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Banks and finance companies: how are they affected by the BCU's new security rule?

The regulation aims to ensure the security of users of banks and finance companies and may involve changes to the technology they use.
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In recent years, the use of digital tools for financial transactions has increased. While this brings benefits for users (such as the ease of operating from anywhere and at any time, without having to go to a branch), it also entails different risks, such as fraudulent transactions, unauthorised withdrawals or identity theft.

The Central Bank of Uruguay(BCU), which regulates and supervises the functioning of the financial system, issued a resolution modifying the rules of the game.

Circular 2395: what is its purpose?

On 16 December 2021, from the Superintendency of Financial Services, the BCU published Circular 2395, addressed to issuers of electronic instruments.

The regulation, which comes into force on 1 April this year, aims to ensure the security of the users of these instruments, in order to avoid undesired movements. To this end, it establishes obligations and a sanctioning regime for companies in the financial sector.

To which entities does it apply?

The standard covers banks, finance houses, financial intermediation cooperatives, investment banks, external financial institutions, credit managers, financial services companies, money transfer companies and managers of peer-to-peer lending platforms.

The condition is that these entities are issuers of electronic instruments. What do we mean by this? An electronic instrument is defined as an electronic means of payment that enables transactions to be carried out via ATMs, the internet or other means(Law 19210, Title 1 on electronic means of payment, Article 1).

How to adapt practices to the new regulation?

The regulation implies that financial firms implement administrative changes, such as informing the customer about different risks to which he/she is exposed when using the electronic instrument or communicating procedures for reporting inconveniences.

In addition, technological modifications may be required to, inter alia, ensure:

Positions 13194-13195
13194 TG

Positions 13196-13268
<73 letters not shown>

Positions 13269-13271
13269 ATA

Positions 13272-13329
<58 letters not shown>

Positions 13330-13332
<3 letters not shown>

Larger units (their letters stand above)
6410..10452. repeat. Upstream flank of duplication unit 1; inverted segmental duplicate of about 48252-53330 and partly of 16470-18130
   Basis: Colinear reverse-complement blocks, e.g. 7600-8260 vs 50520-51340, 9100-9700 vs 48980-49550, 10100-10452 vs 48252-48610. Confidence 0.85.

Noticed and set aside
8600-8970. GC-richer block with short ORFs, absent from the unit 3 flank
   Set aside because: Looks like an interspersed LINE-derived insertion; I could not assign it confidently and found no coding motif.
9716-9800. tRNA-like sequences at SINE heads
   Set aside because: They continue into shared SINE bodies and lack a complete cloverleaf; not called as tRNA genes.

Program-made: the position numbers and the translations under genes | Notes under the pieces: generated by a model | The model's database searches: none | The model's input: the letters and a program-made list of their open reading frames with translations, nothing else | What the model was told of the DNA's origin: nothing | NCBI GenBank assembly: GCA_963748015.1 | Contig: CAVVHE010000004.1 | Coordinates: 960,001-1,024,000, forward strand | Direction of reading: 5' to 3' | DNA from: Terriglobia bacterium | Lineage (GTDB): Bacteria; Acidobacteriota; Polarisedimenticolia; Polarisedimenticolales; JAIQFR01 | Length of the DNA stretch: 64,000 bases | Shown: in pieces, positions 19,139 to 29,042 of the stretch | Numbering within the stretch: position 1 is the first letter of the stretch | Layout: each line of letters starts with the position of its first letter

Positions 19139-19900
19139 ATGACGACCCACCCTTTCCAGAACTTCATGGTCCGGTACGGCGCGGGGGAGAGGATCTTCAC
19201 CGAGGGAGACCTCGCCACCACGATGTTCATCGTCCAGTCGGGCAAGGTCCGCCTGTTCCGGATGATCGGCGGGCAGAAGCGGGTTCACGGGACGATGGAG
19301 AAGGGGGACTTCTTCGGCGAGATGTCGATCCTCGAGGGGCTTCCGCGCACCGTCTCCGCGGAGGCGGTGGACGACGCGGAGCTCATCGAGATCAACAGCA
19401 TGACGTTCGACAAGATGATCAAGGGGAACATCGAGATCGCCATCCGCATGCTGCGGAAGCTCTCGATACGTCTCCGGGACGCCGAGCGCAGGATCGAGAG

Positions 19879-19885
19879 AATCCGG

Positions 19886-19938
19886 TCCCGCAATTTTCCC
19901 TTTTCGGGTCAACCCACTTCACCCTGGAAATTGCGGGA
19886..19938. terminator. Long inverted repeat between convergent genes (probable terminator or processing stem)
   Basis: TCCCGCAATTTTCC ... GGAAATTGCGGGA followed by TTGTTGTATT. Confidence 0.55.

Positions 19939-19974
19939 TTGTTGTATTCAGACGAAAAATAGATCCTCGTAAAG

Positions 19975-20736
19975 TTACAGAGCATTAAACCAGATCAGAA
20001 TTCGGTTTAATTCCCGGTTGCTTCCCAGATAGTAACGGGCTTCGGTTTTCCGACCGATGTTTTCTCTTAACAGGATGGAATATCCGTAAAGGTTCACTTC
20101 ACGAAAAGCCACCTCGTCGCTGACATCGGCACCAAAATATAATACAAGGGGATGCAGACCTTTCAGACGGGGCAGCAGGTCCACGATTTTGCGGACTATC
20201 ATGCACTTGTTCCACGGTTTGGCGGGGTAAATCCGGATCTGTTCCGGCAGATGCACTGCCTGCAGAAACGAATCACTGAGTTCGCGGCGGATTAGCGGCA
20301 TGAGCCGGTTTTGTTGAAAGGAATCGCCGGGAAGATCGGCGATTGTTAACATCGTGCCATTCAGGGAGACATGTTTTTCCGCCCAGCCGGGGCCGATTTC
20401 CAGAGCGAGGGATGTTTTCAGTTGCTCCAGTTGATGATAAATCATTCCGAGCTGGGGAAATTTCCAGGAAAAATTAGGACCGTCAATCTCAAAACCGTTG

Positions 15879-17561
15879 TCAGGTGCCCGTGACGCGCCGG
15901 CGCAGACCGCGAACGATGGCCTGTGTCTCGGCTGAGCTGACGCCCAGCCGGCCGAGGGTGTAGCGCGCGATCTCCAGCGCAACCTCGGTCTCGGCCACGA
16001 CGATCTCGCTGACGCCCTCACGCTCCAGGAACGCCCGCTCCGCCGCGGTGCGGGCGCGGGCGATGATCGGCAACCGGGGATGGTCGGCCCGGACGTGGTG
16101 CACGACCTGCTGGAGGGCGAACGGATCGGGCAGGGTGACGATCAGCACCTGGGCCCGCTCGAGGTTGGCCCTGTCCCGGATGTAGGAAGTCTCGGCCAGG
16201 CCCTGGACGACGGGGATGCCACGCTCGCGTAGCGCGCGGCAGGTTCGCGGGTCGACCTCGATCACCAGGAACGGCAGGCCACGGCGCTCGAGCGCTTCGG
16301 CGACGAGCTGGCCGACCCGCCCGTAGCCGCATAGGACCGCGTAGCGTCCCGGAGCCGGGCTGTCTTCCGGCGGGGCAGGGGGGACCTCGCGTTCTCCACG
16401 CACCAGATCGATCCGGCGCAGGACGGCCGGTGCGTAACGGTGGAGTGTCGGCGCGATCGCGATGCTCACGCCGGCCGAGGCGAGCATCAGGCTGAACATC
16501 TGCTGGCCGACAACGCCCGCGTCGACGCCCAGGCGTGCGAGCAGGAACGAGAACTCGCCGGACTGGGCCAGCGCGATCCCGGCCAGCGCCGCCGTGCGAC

• The security of the system operating the instrument, so that transactions are not affected by technical failures or any other anomalies.
  • Authentication unambiguously by the customer or by third parties, with knowledge of the customer, with the ability to operate the electronic instrument.
  • Record of transactions, exchanges and operations to be made available to the customer as set out in the resolution.

Biometrics: the solution to the rescue for secure digital processes

Shopping online, carrying out banking transactions and accessing digital channels (both web and app) of companies are some of the actions that users carry out most often. Having security mechanisms to validate their identity is key to building trust. And this is where biometrics comes in.

According to a study by Juniper Research, this solution will be the big player in a few years: it will authenticate more than $3 trillion in transactions by 2025, up from $404 billion in 2020.

What does it mean to incorporate biometrics in the processes of financial institutions? It means that, for example, users can authenticate their identity remotely using an ID card and a selfie. This saves them from having to remember long and difficult passwords, a mechanism that is becoming obsolete and easy to crack. Users prefer simple, innovative and frictionless procedures.

For some platforms, such as VU's Secure Onboarding Process, it works like this: in the first instance, the tool recognises characteristic features (such as voice, face and fingerprints) and records them in a database. The system then analyses these features and derives characteristics that it will associate with that individual. When it comes to validating the identity, the system checks the data it obtains against the data it has stored in the database. If the characteristics do not match, the authentication is rejected.

In this way, it ensures identity verification, as well as preventing identity theft and transactions on behalf of third parties. Moreover, although it may not seem like it, it is an affordable technology for small and medium-sized enterprises.

A first step in finding out where your organisation stands is diagnosis, and this is one of the areas where we can help.

At Isbel we work together with VU to create digital identity solutions for strong authentication such as multi-factor authentication, as well as onbarding and biometric authentication, and anti-fraud solutions in case of theft of electronic instrument accounts.



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